The UN provides support to transitional justice processes and mechanisms that involves developing standards and best practices, assisting in the design and implementation of transitional justice mechanisms, providing technical, material and financial support, and ensuring that human rights and transitional justice considerations are reflected in peace agreements.

In relation to Reparation

Transitional justice refers to the set of judicial and non-judicial measures that have been implemented by different countries in order to redress the legacies of massive human rights abuses. These measures include criminal prosecutions, truth commissions, reparations programs, and various kinds of institutional reforms.

Transitional justice is not a ‘special’ kind of justice, but an approach to achieving justice in times of transition from conflict and/or state repression. By trying to achieve accountability and redressing victims, transitional justice provides recognition of the rights of victims, promotes civic trust and strengthens the democratic rule of law.

States have a legal duty to acknowledge and address widespread or systematic human rights violations, in cases where the state caused the violations or did not seriously try to prevent them.

Any country which attempts to establish accountability for past abuses of human rights during the process of democratization faces political, judicial, and ethical problems. With regard to politics, the question of which transitional justice measures are appropriate, functional, and feasible has to be decided for every individual case. A judicial approach has to decide which judicial standards to apply and how to justify prosecution. Finally, the ethical dilemmas of dealing with historical injustices have to be understood. There are no ready-made concepts to define guilt and justice.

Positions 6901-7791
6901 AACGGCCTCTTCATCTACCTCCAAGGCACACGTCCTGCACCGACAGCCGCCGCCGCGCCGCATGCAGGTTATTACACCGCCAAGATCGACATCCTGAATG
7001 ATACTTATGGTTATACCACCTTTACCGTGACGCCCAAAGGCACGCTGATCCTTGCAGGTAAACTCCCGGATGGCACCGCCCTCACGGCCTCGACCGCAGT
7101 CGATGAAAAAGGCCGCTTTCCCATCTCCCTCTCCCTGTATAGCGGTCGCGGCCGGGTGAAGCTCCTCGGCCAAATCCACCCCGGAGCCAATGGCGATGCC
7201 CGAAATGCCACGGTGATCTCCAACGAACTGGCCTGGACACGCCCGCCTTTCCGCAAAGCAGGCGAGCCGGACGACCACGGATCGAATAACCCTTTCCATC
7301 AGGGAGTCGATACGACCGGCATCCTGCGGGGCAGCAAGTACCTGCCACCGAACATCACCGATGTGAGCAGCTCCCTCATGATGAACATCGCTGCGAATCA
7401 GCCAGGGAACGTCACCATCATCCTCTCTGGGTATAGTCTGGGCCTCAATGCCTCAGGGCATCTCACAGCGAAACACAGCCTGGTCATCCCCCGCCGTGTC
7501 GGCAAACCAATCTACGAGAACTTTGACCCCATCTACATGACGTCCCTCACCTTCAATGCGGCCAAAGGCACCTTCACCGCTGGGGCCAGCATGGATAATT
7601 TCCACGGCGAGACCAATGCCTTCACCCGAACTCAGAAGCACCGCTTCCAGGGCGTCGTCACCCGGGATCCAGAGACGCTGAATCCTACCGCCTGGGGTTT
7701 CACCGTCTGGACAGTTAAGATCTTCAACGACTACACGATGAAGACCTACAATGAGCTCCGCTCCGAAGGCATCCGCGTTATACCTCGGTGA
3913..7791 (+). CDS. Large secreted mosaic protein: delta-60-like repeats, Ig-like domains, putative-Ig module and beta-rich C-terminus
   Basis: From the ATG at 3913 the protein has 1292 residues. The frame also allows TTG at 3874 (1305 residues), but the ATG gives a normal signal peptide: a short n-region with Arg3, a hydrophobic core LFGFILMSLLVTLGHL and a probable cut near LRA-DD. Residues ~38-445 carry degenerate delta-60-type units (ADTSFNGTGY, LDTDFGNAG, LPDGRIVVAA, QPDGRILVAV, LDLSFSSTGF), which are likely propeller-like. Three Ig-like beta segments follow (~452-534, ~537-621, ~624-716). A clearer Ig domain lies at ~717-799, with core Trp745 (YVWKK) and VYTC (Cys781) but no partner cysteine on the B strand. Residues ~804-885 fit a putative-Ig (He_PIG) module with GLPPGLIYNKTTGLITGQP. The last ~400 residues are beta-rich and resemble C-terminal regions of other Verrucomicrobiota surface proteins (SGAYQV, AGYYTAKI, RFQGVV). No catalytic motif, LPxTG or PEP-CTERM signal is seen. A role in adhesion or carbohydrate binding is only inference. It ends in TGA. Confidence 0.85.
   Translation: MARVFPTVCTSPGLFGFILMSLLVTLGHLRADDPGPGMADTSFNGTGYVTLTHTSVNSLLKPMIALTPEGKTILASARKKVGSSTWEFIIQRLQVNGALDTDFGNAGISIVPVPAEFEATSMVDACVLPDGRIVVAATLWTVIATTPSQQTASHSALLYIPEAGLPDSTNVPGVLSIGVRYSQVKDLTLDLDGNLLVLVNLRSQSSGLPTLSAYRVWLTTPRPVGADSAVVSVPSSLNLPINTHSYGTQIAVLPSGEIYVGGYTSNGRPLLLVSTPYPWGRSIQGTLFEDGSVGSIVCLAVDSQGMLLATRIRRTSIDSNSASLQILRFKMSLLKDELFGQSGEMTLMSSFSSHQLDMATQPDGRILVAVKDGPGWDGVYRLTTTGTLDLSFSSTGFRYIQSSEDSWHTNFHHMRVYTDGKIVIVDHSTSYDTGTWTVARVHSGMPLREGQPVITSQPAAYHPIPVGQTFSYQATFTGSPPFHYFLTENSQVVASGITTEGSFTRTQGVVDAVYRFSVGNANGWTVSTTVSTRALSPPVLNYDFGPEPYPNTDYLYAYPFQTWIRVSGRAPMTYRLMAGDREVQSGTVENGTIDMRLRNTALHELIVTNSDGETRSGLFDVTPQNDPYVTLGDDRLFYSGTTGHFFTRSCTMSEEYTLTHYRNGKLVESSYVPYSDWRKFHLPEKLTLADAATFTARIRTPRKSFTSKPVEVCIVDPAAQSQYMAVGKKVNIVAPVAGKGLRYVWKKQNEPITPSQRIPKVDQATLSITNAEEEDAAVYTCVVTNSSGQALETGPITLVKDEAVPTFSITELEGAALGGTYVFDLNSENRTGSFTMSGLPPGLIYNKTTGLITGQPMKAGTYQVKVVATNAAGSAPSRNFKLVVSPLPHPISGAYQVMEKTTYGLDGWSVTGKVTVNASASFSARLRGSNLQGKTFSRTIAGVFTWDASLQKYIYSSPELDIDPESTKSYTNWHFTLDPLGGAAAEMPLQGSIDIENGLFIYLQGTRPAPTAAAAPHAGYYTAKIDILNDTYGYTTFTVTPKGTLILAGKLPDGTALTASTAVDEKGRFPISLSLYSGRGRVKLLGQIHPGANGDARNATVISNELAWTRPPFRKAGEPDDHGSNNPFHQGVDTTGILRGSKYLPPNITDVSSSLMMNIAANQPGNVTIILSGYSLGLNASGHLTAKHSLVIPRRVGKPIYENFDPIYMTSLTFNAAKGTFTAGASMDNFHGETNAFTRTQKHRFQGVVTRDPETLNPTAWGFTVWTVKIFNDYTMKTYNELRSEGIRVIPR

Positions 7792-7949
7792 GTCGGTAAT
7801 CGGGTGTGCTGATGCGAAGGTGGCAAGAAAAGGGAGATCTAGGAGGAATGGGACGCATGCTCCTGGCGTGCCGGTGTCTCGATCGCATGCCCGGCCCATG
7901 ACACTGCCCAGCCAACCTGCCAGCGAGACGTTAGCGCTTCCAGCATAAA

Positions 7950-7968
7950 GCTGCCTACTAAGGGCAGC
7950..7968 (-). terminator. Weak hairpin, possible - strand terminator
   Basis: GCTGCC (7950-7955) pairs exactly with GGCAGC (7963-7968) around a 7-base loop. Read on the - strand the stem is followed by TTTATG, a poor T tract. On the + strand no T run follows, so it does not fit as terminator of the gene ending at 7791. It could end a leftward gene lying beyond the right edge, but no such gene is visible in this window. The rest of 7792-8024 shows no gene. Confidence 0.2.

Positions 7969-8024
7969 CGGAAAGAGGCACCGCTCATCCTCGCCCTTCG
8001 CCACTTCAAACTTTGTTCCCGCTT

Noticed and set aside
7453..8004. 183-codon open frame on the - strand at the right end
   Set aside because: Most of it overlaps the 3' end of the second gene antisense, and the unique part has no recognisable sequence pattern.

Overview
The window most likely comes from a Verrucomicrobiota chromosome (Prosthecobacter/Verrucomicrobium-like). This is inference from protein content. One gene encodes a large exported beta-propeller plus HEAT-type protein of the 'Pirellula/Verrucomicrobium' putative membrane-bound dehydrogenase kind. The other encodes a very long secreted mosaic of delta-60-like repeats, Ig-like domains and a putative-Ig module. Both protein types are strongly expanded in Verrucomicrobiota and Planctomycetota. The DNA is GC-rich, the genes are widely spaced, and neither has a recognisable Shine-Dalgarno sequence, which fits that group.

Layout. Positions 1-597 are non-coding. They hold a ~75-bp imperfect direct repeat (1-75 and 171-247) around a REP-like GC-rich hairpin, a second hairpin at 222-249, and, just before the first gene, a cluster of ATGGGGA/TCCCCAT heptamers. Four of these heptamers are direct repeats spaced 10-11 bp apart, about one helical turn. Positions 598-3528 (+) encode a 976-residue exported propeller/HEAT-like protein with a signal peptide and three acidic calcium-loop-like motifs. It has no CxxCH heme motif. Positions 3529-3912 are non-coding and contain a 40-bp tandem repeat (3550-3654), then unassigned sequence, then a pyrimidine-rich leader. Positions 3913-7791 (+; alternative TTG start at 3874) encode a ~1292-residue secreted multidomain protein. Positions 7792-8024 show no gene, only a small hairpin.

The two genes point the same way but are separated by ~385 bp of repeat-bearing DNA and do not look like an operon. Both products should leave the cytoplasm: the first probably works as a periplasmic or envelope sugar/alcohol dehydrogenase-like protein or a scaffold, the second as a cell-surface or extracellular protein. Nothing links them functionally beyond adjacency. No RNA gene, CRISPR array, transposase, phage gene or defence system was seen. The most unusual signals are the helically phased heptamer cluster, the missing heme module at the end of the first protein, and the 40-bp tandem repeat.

In many cases it is even difficult to tell the victims from the perpetrators. This study examines the different strategies subsumed under the term ‘transitional justice’ used by emerging democracies to deal with a legacy of human rights abuses. It explores the problems and challenges posed by different mechanisms of reconciliation and societal reintegration. While existing analyses of the contribution that transitional justice measures make to the process of social re-integration stress the importance of consensus among citizens and social groups for the emergence of trust and solidarity, this study suggests also thinking about how conflicts over competing ‘truths’ can help to build social capital and reconciliation. Noting a global diffusion of international legal norms, which means at least formal universal acceptance of basic rights and judicial procedures, it is argued that international justice cannot be a substitute for transitional justice measures taken by the domestic regime itself.

Reparations initiatives seek to address the harms caused by these violations. They can take the form of compensating for the losses suffered, which helps overcome some of the consequences of abuse. They can also be future oriented—providing rehabilitation and a better life to victims—and help to change the underlying causes of abuse.

Reparations publicly affirm that victims are rights-holders entitled to redress.

Linking reparations to other forms of recognition, justice and guarantees of non repetition—as recommended by the United Nations Basic Principles on the Right to a Remedy and Reparation—can also contribute to their effectiveness.

Author: Anonym

Transitional Justice

Embracing mainstream international law, this section on transitional justice explores the context, history and effect of the area of the law covered here.


Further Reading

  • The entry “transitional justice” in the Parry and Grant Encyclopaedic Dictionary of International Law (currently, the Encyclopaedic Dictionary of International Law, 2009), Oxford University Press

Hierarchical Display of Transitional justice

Law > Justice > Judicial proceedings

Transitional justice

Concept of Transitional justice

See the dictionary definition of Transitional justice.

Characteristics of Transitional justice

[rtbs name=”xxx-xxx”]


Translation of Transitional justice

Thesaurus of Transitional justice

Law > Justice > Judicial proceedings > Transitional justice

See also

  • Lustration
  • Transitional personnel reform



, ,